A Lot or a Little?
What you will—and won't—find in this app.
Kids can learn how to have conversations with peers in many social settings. They learn to initiate conversations, respond in conversations, and participate in group discussions. In guided turn-taking, they learn to introduce themselves, ask questions, and sustain conversations and when or where not to change the subject. For kids on the autism spectrum, the implied safety and guaranteed success of interacting with a device first and then later practicing the same skills with peers may be just the steps they need to participate more easily in daily social arenas. ConversationBuilder can give a boost to kids who need help with peer interactions.
Ease of Play
ConversationBuilder has a video tutorial built in that models all aspects of the app from setting up for initial use to creating and managing group conversations. It takes very little time for an adult to learn the controls, and kids need only choose buttons relating to the initiation of or response to a conversation and then record that response. The controls are easy to set, and the microphone setup works seamlessly. Kids' conversations are stored in the archives so kids and parents can see how many conversations have been successfully completed and replay them as well. ConversationBuilder keeps track of how many conversations were finished in each topic area, so it's easy to select areas that need more practice or to quickly change to other topics.
Products & Purchases
A small button links to ConversationBuilderTeen in the App Store.
Parents Need to Know
Parents need to know that ConversationBuilder is designed to help kids have multiple-exchange conversations with their peers in many typical social situations. Kids who are on the autism spectrum often have trouble having conversations with peers and with others. Using this tool for practice helps them rehearse, learn from mistakes, and ultimately have successful, multi-step conversations within the format of more than 100 included scripts and more that parents or therapists can customize. Kids who can access a device with a touchscreen can be mostly independent in participating in the conversations. Kids who are blind or who have motor disabilities can still access this app with help in selecting the correct answer and recording. Kids who are nonverbal can select the correct choice; someone else or a communication device can provide a voice for them.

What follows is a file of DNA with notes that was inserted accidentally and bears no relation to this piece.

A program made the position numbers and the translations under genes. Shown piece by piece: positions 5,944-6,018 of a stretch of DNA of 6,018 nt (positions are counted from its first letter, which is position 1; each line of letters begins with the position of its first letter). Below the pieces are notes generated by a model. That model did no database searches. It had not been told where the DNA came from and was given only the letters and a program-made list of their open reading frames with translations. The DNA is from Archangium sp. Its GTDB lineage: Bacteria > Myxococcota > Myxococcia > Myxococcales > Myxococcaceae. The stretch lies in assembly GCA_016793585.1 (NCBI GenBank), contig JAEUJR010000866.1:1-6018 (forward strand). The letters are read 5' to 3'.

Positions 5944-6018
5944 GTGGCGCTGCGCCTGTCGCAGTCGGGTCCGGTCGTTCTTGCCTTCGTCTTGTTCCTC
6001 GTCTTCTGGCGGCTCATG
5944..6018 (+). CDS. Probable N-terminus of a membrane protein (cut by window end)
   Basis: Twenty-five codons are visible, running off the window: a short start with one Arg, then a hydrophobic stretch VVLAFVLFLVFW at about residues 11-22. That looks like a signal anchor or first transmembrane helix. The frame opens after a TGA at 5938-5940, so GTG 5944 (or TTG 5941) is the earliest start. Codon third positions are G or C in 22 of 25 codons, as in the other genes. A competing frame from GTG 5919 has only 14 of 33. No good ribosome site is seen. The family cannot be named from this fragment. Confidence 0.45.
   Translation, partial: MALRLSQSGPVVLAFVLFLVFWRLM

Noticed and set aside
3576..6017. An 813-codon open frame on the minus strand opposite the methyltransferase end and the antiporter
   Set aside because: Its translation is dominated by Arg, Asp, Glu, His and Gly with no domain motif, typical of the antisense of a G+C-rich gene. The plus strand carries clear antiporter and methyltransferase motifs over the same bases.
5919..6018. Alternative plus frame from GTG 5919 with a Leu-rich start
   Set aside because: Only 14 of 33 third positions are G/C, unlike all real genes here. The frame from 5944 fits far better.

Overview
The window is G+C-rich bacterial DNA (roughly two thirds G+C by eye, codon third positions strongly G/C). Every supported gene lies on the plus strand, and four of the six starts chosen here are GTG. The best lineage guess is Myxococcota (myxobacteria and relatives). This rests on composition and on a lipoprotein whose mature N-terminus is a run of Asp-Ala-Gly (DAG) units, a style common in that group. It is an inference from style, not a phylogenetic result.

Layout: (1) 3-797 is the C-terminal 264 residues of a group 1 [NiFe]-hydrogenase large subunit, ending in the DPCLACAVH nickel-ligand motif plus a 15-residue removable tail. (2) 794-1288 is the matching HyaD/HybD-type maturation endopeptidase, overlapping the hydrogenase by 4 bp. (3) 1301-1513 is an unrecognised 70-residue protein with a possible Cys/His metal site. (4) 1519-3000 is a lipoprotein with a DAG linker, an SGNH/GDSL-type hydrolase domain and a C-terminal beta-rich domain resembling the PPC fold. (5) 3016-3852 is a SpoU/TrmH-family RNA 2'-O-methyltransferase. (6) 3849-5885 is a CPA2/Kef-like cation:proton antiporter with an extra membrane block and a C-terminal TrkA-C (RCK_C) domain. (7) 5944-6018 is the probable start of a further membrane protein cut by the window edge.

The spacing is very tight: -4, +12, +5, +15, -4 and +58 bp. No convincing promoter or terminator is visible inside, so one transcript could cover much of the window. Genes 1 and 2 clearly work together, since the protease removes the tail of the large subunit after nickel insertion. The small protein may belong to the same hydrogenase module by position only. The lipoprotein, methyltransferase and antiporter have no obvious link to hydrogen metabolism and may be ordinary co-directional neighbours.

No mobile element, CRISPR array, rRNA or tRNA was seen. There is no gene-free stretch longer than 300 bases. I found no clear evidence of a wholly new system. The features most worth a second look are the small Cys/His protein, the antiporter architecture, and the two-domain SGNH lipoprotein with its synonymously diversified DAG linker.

Is It Any Good?
The modules in CONVERSATIONBUILDER are very appealing and easy to use. Kids like the bright photos and the feedback of their recorded conversations. They interact with the device and with each other when it's used in a group, so there's more social learning going on than conversation alone.
In addition to the built-in modules, you can set up customized conversations for kids. You'll make a list of the kids who will be practicing and note who will start the conversation. Then choose to use the app's stock photos or to import your own to further customize the experience or to add some of the diversity that the app's included photos lack. Kids take turns recording their parts of the conversation related to the photo. They can replay what has been recorded at any time. Parents or therapists will want to replay each conversation and help kids analyze whether it was successful and why or why not.
Did we miss something on diversity?
Research shows a connection between kids' healthy self-esteem and positive portrayals in media. That's why we've added a new "Diverse Representations" section to our reviews that will be rolling out on an ongoing basis. You can help us help kids by suggesting a diversity update.
Suggest an Update
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Common Sense Media's unbiased ratings are created by expert reviewers and aren't influenced by the product's creators or by any of our funders, affiliates, or partners.See how we rate